Now since the infamous governor has finally felt compelled to come up with a plan he has shown his true colors. Inslee is willing the sacrifice the lives of the majority who have no options to support their livelihoods unless they return to work. He is willing to make these sacrifices, destroy the economy to protect the vulnerable minority when they have an option to, STAY HOME.
        Inslee didn’t just come up with a plan he came up with a sure bet to collapse the economy and destroy 10’s of thousands of lives. Inslee’s plan if goes how he broadcasted will not remove the stay at home order until the first week of AUGUST. Let that sink in. Businesses all over the state are screaming that this 8 weeks is killing them, what will 3 more months do. I suspect the people will make their own decision when to lift the restrictions. If Inslee destroys the states economy which is an easy forecast he is sure to revert to his old tricks and beg for a state income tax to fix the mess he allowed to happen.

    2. Thank you A Levine. I wouldn’t have stated it quite the way you did, but I mirror your sentiments. I see this letter from certain council as deeply lacking in substance in support of their proposal. If the intent was to advocate for business and (let’s be real here) “projects” over people and lives, point was well made. People in the vulnerable category and the more elder in our communities also have rights as citizens. Those of you that state we should either stay home or mask-up, doesn’t feel very community based to me. Why can’t you at least be honest about your priorities. Health for our community is clearly not at the top. Sad.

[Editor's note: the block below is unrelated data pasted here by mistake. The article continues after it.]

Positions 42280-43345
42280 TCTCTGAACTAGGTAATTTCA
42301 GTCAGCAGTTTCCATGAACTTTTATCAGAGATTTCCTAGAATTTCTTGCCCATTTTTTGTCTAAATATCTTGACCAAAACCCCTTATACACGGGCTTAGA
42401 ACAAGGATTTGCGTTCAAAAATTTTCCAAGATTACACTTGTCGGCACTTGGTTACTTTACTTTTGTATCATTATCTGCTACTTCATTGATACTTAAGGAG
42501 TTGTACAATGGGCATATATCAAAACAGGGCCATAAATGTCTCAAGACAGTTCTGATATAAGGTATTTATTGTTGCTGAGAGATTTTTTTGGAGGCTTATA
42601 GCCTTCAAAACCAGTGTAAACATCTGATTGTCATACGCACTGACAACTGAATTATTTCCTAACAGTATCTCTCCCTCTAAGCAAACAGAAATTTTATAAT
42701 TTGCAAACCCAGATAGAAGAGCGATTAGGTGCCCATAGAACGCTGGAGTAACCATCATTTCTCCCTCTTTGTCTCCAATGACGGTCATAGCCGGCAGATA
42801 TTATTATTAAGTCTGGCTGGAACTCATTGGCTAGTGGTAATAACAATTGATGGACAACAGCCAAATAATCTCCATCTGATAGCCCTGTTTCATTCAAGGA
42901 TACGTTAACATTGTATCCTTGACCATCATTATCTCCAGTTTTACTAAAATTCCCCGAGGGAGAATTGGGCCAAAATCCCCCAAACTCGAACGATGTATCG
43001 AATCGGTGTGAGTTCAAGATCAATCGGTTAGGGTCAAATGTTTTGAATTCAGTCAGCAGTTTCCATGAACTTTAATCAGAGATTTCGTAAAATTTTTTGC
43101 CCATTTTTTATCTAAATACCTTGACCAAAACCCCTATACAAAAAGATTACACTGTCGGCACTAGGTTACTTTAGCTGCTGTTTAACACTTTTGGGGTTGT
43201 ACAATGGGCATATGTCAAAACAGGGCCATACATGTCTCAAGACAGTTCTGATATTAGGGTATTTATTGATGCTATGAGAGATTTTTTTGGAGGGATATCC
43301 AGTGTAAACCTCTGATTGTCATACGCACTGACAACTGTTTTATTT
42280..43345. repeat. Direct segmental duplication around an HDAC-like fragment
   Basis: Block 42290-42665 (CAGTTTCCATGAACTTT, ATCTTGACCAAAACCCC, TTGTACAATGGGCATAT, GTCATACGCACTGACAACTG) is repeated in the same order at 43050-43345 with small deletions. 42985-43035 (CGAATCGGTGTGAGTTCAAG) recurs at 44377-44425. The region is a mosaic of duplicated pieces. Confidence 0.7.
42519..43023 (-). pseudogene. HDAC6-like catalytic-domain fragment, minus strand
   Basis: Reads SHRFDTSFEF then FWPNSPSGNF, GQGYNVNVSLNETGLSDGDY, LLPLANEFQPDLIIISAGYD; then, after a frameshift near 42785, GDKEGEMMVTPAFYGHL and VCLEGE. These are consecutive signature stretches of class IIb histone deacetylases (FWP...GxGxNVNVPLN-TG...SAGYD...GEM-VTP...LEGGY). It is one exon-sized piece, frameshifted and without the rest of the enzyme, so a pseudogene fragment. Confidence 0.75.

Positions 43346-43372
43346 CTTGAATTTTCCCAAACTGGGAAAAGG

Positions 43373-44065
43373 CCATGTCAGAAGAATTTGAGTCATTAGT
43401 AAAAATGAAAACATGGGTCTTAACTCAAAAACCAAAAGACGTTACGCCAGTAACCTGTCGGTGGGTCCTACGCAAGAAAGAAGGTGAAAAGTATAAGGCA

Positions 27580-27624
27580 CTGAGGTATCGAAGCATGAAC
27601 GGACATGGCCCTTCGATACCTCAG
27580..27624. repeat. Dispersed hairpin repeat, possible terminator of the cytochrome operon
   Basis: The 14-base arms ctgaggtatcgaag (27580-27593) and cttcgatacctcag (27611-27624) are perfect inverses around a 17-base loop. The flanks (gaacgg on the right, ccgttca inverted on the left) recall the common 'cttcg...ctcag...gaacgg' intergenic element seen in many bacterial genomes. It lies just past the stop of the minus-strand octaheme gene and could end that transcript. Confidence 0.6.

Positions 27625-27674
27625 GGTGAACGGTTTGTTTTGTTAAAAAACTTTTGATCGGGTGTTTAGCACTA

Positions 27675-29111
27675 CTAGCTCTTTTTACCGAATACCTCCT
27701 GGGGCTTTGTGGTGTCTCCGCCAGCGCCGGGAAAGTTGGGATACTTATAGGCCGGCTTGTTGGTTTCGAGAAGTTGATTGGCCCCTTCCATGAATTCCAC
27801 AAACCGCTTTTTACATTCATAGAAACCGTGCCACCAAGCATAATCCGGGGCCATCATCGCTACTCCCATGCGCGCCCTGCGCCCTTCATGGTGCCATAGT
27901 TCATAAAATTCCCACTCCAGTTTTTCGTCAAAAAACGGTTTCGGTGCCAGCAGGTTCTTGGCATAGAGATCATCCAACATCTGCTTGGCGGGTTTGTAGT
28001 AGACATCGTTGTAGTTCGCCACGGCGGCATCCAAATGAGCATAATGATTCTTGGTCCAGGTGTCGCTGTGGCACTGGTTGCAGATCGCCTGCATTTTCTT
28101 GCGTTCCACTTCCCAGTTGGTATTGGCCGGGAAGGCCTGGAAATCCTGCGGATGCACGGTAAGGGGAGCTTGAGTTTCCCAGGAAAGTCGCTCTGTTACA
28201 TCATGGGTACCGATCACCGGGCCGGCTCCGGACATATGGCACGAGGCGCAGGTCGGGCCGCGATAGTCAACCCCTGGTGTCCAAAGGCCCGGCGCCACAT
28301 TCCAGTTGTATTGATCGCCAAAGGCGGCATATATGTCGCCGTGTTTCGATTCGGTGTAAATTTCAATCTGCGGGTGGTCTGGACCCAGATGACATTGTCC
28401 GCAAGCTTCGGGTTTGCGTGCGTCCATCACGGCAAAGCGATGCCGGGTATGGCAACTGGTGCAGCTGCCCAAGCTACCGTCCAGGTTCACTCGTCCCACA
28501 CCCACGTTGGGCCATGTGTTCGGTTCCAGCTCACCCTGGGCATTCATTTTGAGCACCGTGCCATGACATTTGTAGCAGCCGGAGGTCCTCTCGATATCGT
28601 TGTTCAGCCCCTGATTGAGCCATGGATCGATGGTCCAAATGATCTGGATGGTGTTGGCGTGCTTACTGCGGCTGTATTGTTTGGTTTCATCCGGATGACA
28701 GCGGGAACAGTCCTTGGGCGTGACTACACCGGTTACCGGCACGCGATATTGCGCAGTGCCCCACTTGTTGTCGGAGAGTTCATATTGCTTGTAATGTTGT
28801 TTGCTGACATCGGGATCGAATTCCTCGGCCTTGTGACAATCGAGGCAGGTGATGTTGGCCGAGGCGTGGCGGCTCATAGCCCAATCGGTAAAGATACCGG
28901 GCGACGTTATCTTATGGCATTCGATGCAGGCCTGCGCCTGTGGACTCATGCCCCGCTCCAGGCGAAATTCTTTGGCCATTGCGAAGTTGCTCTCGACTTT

8. While I appreciate that there will be “strong encouragement” for both businesses and customers to follow health guidelines, unless there is also consequences to not following, I cannot fully agree with opening more businesses. I don’t care who comes up or enforces with the penalties, but there need to be some. And, you can’t tell me it won’t happen, because I already see it when grocery shopping from both customers and employees. We really do not need more enclosed spaces of people spreading this virus.